Most people know to eat a banana if they are getting cramps while working out. That is common knowledge especially in the athletic community. Some people know to salt their food if they are feeling like they are lacking in performance or strength. Not all should be adding extra salt to their foods if they already have a high sodium diet. For those who do not have a high sodium diet can consider that for an increase in their performance.
WHY IS THIS?
SCIENCE AND STUFF, THAT’S WHY. Check out the vlog below on the benefits of sodium and potassium for action potential generation. Aka, one of the many steps for us to be able to do things like squat, run, and how I can type all of this up.
SCIENCE STUFF: How Action Potentials Are Created
Action Potential Generation terms to know:
Action Potential: A nerve impulse formed from sodium ions diffusing into the neuron until a threshold is reached.
Depolarization: An increase in cell membrane permeability to potassium to let potassium leave a cell and for sodium to enter the cell
Repolarization: Returning resting membrane potential
Neurotransmitter: Chemical messenger that is a communicator for neurons
Excitatory transmitter: Neurotransmitters to cause depolarization
Excitatory Postsynaptic Potentials (EPSPs): graded depolarizations that add up through temporal summation or through spatial summation to create an action potential
Temporal Summation: The sum of different EPSPs that arrive at different times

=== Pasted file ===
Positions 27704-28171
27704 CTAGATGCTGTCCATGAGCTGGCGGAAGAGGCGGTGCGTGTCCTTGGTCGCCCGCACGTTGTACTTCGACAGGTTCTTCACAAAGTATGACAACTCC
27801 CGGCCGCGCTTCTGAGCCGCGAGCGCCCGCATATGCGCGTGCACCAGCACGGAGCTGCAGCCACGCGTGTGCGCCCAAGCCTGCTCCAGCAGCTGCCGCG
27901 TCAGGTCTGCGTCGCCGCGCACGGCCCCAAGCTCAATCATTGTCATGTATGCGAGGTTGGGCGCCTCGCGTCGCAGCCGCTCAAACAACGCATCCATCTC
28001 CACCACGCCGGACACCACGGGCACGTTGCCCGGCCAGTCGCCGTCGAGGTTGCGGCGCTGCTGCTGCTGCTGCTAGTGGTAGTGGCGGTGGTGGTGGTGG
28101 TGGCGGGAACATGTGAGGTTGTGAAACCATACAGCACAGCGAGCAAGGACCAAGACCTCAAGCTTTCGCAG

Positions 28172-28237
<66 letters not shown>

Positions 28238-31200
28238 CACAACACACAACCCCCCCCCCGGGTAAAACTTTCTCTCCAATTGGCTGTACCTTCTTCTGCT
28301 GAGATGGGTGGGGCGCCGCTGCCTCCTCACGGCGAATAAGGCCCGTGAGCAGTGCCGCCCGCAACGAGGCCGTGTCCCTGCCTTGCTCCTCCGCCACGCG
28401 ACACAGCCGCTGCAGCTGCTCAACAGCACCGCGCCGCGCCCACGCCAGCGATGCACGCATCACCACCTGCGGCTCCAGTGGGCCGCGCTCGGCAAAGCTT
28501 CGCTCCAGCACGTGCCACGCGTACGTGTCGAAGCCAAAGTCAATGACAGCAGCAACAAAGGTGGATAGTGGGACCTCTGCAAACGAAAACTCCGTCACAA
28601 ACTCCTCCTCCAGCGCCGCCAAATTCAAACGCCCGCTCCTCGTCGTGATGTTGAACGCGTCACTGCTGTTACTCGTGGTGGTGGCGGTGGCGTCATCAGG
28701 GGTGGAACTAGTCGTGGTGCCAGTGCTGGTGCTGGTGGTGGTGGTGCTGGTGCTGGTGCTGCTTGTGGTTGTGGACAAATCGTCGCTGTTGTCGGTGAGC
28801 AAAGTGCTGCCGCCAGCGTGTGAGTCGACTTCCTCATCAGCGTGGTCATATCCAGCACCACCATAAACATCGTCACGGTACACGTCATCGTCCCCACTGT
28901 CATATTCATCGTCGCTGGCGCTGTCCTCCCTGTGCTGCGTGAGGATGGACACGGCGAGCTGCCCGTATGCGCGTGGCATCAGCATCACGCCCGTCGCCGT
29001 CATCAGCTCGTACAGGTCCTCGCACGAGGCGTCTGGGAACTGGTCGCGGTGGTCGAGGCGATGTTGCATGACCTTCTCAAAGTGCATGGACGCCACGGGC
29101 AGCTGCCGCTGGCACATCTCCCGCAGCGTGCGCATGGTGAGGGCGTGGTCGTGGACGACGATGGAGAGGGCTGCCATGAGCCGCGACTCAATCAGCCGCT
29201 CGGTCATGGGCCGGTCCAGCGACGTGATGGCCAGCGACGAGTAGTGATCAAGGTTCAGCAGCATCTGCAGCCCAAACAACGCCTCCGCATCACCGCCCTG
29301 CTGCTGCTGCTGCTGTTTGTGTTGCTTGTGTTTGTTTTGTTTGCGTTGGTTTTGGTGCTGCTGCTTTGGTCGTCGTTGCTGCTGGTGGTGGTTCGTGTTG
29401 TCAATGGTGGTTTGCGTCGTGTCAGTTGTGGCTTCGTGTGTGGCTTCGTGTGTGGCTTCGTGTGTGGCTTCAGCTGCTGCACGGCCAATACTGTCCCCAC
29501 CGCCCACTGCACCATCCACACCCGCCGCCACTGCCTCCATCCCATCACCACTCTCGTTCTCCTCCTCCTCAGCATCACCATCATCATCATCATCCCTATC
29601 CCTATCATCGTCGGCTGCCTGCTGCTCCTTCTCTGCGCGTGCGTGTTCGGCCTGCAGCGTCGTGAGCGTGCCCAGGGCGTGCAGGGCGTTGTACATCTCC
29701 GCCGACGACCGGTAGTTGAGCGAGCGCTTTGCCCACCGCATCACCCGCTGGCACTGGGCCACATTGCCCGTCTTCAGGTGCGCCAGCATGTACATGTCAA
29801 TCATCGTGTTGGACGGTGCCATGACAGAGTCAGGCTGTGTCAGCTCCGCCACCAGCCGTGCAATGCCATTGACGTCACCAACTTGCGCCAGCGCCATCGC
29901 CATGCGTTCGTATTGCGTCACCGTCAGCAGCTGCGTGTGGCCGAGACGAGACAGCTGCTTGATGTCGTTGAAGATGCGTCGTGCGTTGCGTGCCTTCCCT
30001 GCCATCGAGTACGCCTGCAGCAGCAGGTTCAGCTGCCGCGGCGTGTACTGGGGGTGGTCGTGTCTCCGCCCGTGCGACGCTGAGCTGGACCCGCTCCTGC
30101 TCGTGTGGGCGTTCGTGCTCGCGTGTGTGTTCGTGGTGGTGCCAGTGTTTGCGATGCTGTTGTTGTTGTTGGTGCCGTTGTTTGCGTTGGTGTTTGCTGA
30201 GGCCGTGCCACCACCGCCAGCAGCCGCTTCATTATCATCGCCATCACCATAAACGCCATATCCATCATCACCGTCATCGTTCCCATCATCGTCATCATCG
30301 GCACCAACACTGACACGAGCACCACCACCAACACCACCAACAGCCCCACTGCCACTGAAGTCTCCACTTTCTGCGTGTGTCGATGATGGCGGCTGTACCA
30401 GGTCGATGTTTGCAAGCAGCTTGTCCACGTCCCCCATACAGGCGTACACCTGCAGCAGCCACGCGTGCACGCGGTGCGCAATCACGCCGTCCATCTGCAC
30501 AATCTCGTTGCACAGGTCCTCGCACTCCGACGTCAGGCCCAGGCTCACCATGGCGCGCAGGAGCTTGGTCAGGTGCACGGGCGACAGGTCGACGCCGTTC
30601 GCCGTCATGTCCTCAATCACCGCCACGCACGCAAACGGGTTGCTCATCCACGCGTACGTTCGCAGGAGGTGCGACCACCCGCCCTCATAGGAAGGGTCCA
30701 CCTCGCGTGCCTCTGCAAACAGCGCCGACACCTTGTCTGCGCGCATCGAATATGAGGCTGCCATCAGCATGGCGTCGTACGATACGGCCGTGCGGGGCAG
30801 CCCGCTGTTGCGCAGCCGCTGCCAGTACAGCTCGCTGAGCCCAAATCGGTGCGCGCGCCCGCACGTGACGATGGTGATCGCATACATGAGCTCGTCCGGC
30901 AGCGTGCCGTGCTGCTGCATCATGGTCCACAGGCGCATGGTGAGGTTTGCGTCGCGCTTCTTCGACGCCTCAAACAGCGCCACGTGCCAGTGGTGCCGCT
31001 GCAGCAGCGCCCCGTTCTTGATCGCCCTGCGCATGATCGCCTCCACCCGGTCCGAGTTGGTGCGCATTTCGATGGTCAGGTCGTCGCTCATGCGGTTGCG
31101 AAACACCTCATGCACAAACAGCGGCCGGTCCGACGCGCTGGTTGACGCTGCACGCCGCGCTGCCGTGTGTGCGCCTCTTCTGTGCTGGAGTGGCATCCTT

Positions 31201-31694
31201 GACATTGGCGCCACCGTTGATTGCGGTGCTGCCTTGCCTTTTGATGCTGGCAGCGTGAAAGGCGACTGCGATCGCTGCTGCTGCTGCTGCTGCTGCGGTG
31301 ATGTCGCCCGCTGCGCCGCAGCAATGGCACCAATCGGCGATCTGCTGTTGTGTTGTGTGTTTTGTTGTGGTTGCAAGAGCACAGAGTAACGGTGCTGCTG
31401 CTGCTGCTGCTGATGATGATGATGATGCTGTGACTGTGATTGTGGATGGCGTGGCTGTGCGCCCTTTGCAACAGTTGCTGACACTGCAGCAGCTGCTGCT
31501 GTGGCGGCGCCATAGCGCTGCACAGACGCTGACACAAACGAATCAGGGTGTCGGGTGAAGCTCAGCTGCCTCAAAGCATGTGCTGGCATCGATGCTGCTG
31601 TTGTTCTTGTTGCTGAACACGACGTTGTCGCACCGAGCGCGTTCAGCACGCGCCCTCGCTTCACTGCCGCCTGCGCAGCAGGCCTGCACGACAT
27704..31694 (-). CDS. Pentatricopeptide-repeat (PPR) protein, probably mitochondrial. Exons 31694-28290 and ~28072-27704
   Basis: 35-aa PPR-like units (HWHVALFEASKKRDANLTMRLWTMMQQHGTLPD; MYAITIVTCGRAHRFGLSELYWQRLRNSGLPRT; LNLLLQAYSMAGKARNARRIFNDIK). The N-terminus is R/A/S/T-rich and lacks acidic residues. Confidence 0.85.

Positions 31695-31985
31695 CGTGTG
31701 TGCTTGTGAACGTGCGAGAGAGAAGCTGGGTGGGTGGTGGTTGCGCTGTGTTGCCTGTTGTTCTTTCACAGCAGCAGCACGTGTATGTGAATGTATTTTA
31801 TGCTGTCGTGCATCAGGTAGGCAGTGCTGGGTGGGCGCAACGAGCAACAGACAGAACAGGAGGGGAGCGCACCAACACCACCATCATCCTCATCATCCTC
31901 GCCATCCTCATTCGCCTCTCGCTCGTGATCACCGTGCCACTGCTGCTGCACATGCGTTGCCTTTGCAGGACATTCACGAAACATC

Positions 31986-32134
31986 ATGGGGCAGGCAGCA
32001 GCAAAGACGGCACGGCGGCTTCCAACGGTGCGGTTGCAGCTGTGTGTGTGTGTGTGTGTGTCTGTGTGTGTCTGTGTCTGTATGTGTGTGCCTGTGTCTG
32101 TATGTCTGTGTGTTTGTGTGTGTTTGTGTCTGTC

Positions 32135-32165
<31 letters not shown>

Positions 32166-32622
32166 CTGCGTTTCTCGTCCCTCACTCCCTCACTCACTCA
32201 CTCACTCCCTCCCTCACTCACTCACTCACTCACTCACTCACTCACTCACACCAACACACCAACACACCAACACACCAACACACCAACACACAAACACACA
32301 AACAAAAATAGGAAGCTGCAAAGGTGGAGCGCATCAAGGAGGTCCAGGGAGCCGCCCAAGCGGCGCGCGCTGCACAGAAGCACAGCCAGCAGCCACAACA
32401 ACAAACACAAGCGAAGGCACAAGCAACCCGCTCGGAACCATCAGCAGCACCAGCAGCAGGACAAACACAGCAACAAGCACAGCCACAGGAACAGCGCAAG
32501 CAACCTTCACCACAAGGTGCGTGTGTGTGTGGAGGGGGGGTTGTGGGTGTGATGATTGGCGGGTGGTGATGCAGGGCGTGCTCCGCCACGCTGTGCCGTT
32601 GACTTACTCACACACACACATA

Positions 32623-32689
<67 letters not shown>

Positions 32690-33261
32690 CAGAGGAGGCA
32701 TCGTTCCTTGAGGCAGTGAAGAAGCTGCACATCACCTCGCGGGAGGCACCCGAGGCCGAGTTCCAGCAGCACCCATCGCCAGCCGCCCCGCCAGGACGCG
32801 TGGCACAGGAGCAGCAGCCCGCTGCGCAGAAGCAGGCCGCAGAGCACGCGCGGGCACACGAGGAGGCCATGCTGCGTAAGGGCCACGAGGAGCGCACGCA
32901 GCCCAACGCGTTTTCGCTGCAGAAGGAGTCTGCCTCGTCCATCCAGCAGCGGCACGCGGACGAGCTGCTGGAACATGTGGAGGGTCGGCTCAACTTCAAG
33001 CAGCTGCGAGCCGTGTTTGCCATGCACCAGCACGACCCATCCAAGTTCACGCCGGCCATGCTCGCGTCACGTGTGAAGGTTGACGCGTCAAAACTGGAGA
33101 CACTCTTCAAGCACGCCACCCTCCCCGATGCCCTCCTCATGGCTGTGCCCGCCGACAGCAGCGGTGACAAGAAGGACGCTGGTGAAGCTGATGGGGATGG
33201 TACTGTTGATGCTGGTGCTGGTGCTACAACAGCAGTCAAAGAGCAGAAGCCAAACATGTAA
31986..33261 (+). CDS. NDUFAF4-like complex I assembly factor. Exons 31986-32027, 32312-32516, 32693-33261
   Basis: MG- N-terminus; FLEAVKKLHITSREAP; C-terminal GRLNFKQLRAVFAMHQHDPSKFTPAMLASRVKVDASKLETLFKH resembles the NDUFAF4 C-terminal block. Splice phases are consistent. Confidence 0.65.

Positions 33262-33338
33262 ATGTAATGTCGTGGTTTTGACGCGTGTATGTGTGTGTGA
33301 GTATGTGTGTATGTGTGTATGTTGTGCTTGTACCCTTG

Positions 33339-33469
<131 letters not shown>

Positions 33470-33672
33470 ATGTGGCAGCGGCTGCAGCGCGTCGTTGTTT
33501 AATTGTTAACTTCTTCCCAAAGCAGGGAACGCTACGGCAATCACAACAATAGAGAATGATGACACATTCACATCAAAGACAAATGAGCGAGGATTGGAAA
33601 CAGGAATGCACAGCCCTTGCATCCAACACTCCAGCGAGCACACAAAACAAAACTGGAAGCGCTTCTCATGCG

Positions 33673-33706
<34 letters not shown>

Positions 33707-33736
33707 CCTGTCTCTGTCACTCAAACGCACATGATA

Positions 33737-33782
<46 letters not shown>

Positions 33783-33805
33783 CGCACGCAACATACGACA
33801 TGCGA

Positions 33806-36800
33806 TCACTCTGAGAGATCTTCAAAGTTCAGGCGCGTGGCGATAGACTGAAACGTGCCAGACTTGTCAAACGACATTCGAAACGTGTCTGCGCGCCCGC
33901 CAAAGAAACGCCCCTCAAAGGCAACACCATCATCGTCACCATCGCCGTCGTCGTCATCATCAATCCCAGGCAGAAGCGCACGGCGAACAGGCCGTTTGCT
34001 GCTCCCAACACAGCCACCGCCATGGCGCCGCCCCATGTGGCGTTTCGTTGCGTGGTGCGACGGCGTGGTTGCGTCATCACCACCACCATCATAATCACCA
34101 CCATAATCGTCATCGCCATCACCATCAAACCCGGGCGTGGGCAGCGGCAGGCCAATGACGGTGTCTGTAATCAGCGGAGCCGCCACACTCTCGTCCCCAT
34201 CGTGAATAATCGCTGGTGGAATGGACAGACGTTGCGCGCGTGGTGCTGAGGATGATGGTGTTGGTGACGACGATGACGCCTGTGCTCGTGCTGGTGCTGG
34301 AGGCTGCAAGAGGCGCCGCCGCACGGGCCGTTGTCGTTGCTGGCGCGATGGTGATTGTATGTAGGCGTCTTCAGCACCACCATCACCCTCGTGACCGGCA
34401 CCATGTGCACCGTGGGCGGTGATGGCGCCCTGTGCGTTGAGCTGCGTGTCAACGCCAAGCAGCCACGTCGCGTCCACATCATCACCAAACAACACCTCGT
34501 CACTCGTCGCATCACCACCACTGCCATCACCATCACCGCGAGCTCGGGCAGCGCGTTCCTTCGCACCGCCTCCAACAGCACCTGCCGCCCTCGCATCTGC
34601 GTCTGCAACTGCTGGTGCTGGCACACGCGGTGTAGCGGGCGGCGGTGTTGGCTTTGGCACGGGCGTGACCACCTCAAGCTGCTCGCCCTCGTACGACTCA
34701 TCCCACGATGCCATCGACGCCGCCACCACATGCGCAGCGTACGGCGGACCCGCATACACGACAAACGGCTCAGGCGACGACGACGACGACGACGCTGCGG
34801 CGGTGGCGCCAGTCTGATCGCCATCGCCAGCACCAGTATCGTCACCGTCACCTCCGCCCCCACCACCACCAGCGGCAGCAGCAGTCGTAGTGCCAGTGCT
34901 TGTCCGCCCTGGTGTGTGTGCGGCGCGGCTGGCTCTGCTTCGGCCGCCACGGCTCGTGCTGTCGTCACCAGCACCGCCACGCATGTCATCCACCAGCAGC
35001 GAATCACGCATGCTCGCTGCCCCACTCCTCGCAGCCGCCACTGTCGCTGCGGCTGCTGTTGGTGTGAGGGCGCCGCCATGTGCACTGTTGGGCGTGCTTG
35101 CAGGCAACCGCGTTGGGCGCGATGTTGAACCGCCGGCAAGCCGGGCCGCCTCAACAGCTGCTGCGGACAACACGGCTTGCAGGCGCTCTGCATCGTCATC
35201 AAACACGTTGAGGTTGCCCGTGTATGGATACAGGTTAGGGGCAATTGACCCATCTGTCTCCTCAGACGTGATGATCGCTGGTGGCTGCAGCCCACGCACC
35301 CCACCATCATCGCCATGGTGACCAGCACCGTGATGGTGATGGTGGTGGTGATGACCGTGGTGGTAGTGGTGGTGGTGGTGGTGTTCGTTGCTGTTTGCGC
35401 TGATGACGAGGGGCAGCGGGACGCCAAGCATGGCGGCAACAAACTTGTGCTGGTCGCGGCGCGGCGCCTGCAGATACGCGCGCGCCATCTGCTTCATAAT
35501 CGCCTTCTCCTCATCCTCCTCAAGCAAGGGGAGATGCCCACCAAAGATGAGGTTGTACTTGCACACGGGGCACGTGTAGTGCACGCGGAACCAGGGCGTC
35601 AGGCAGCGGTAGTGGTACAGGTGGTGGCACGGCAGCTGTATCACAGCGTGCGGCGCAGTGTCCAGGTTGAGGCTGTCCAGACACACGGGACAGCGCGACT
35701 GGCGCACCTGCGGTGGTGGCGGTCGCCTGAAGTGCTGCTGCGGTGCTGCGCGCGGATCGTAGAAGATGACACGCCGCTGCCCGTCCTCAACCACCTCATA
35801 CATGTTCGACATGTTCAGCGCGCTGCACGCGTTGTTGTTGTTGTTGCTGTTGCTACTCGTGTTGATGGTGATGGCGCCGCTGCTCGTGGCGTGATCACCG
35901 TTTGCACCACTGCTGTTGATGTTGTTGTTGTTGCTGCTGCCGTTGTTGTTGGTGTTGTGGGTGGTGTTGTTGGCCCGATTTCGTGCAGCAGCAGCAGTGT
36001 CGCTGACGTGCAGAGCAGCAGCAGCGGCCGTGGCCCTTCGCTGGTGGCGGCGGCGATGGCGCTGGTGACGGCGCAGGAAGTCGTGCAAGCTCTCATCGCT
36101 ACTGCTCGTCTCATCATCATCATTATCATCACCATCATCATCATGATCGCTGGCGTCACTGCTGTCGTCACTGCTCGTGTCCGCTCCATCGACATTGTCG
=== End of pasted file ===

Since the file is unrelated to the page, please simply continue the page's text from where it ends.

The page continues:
Spatial Summation: The sum of different EPSPs that arrive from different presynaptic inputs
Inhibitory Postsynaptic Potential (IPSP): hyperpolarization of the cell membrane to develop a negative resting membrane potential
Action potentials are how our afferent fibers transmit signals from our peripheral nervous system to our brain in the central nervous system (Powers & Howley, 2018). The nerve impulse formed from each neuron is an action potential and each signal is formed after depolarization occurs in the cell membrane (Powers & Howley, 2018). A resting cell membrane has a greater amount of sodium ions outside of the membrane and a greater amount of potassium inside the membrane (Powers & Howley, 2018). Resting cell permeability closes all sodium channels and a few potassium channels are open for potassium ions to leak out, causing a negative membrane potential (Powers & Howley, 2018). To prevent a loss in the slightly negative resting membrane potential, a sodium/potassium pump powered by ATP maintains a resting ion concentration (Powers & Howley, 2018). This active transport pump move three sodium ions out of the cell and two potassium ions out of the cell (Powers & Howley, 2018). When depolarization occurs the membrane permeability increases which opens channels for potassium ions to leave the cell and sodium ions to enter bringing the cell closer to threshold for an action potential to occur (Powers & Howley, 2018). Sodium and Potassium ions switch places from ions naturally going from an area of high concentration to an area of low concentration (Powers & Howley, 2018). Multiple graded depolarizations need to add up to reach threshold for an action potential (Powers & Howley, 2018).